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New beds to open thanks to £670k investment

​Norfolk and Suffolk NHS Foundation Trust (NSFT) is investing £670,000 in extending low secure facilities for male patients as part of a £3.85 million redesign of its secure services.

Five additional en-suite rooms will open at Foxhall House, on the St Clement’s Hospital site in Ipswich, this month, increasing beds from 11 to 16. Other parts of the unit are also being refurbished.

The expansion comes as part of a major transformation of NSFT’s secure services, which are commissioned by NHS England, working hand in hand with the Ministry of Justice.

Foxhall House cares for men who have come into contact with the criminal justice system and have an acute mental health need, such as bipolar disorder, schizophrenia, psychosis, severe depression or personality disorder. The majority of patients in NSFT’s secure services come to a unit from a court, prison or detention centre, and will remain in supported care as they serve their criminal sentence.

The units offer assessment, NHS treatment and rehabilitation, with the aim of promoting recovery and reducing the risk of reoffending.

The transformation project has recently seen the delivery of a first-of-its kind low and medium secure blended service for women in England, with a £895,000 extension and refurbishment project at Whitlingham Ward, on the Hellesdon Hospital site, near Norwich.

And during this year and into next, a further £2.2m will be invested into redeveloping and refurbishing the medium secure Norvic Clinic, in Thorpe St Andrew, near Norwich.

As part of the two-year transformation, the Trust’s secure beds will be reconfigured with the total number across both Norfolk and Suffolk increasing from 80 to 82, and not fit for purpose wards being replaced with up to date facilities.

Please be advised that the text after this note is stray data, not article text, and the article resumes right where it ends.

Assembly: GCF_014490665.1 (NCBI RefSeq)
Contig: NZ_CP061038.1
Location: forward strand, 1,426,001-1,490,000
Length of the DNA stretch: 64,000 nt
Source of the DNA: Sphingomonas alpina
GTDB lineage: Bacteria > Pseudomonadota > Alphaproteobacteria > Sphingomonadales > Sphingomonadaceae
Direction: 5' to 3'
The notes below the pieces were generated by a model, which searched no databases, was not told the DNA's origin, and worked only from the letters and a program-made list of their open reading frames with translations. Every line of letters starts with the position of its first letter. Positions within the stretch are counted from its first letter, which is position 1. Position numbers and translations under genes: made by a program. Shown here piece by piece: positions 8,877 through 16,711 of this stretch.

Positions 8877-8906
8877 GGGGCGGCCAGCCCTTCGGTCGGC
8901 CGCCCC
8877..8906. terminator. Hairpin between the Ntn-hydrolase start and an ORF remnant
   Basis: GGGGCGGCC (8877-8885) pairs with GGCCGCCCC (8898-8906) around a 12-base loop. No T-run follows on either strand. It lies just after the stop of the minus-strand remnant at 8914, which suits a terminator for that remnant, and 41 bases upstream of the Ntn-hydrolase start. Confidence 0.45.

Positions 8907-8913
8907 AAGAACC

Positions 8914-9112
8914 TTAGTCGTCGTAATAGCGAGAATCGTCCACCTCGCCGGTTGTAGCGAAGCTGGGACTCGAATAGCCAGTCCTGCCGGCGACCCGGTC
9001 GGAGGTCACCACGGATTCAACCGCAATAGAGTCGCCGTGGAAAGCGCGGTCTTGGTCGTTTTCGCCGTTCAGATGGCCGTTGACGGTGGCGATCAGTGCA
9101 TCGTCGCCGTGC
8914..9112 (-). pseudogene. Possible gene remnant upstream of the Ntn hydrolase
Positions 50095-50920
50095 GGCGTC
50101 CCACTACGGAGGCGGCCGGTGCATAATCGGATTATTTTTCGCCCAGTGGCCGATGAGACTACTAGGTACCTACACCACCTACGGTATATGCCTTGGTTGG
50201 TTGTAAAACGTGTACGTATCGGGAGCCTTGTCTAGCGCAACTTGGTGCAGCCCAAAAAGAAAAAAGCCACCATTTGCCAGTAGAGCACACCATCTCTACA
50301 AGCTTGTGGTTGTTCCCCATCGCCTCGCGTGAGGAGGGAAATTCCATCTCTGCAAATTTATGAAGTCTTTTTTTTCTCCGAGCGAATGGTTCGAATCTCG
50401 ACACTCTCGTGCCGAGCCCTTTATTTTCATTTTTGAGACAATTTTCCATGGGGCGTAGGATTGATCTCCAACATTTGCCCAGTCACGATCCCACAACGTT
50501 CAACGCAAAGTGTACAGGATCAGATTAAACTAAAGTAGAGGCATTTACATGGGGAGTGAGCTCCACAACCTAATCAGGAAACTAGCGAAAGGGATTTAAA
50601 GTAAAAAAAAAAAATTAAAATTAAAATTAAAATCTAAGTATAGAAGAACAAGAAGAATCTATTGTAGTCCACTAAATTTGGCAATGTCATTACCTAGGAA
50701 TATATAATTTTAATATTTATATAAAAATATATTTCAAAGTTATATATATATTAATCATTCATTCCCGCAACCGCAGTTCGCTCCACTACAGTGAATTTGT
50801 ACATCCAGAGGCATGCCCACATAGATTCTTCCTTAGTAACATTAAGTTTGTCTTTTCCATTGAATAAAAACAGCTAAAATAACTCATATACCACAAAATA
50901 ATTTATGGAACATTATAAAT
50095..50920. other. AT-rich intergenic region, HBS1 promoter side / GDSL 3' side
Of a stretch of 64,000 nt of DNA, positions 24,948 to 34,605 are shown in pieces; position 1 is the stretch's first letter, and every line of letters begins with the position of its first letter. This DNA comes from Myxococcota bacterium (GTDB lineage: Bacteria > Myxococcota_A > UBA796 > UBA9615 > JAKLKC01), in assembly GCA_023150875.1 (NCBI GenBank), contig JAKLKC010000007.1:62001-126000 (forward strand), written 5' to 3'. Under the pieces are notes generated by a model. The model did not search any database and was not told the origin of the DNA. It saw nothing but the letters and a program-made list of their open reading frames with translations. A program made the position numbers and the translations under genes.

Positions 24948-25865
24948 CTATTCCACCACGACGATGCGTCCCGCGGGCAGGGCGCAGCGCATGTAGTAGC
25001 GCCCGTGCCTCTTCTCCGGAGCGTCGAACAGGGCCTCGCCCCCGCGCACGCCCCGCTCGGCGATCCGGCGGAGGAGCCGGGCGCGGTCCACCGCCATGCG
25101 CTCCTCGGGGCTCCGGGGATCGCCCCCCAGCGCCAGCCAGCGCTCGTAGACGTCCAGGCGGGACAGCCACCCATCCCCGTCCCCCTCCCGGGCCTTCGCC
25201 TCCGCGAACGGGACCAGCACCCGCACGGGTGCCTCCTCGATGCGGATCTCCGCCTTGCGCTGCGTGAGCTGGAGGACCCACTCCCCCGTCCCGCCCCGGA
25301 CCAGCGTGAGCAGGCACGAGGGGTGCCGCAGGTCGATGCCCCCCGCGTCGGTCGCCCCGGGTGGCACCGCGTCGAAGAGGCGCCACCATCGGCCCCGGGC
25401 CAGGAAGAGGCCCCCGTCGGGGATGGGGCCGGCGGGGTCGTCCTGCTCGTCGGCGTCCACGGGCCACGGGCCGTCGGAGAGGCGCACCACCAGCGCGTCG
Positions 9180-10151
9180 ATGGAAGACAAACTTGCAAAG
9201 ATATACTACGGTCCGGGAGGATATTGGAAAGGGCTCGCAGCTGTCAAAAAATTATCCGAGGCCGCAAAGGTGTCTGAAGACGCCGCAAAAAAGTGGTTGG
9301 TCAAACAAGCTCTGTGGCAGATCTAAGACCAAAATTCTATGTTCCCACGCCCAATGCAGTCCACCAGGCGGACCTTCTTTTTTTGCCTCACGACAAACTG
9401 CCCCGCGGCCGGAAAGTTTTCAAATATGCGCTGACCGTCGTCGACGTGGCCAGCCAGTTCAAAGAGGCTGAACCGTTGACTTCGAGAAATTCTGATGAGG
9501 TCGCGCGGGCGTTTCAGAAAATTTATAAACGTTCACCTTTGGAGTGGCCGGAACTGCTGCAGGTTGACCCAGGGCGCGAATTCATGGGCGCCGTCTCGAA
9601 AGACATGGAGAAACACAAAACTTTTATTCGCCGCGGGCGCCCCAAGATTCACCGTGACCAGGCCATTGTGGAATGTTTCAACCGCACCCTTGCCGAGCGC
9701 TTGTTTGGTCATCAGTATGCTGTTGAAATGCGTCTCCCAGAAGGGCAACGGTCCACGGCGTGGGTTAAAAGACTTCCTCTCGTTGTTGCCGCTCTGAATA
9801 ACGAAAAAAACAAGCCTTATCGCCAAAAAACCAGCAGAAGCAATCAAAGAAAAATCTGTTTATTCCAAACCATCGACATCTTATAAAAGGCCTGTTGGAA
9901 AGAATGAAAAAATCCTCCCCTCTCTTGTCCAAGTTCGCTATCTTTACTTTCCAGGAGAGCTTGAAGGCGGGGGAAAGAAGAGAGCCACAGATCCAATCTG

Karen Clements, Locality Service Manager for Secure Services, said: “Many of our service users will remain within our secure units for a number of years while we work intensely with them to help them to help them recover better mental health. As the units act not only as a hospital but as their home during that time, it is vital that we make sure the environment is a positive one.

“More comfortable surroundings promote a better state of mind and, in turn, encourage more effective relationships with staff. All of this can help to diffuse potentially difficult situations without the need for physical interventions.

“At the same time, we are also reconfiguring our beds across the whole service to make sure we have the right number of each type, in the right place. Recent years have seen an increase in demand for low secure beds rather than medium secure, which is why we are extending the ward at Foxhall House, for example.

“Making these changes will help us ensure that patients can receive safe, high quality care closer to home without the need to be sent out of area for assessment, treatment and rehabilitation.”

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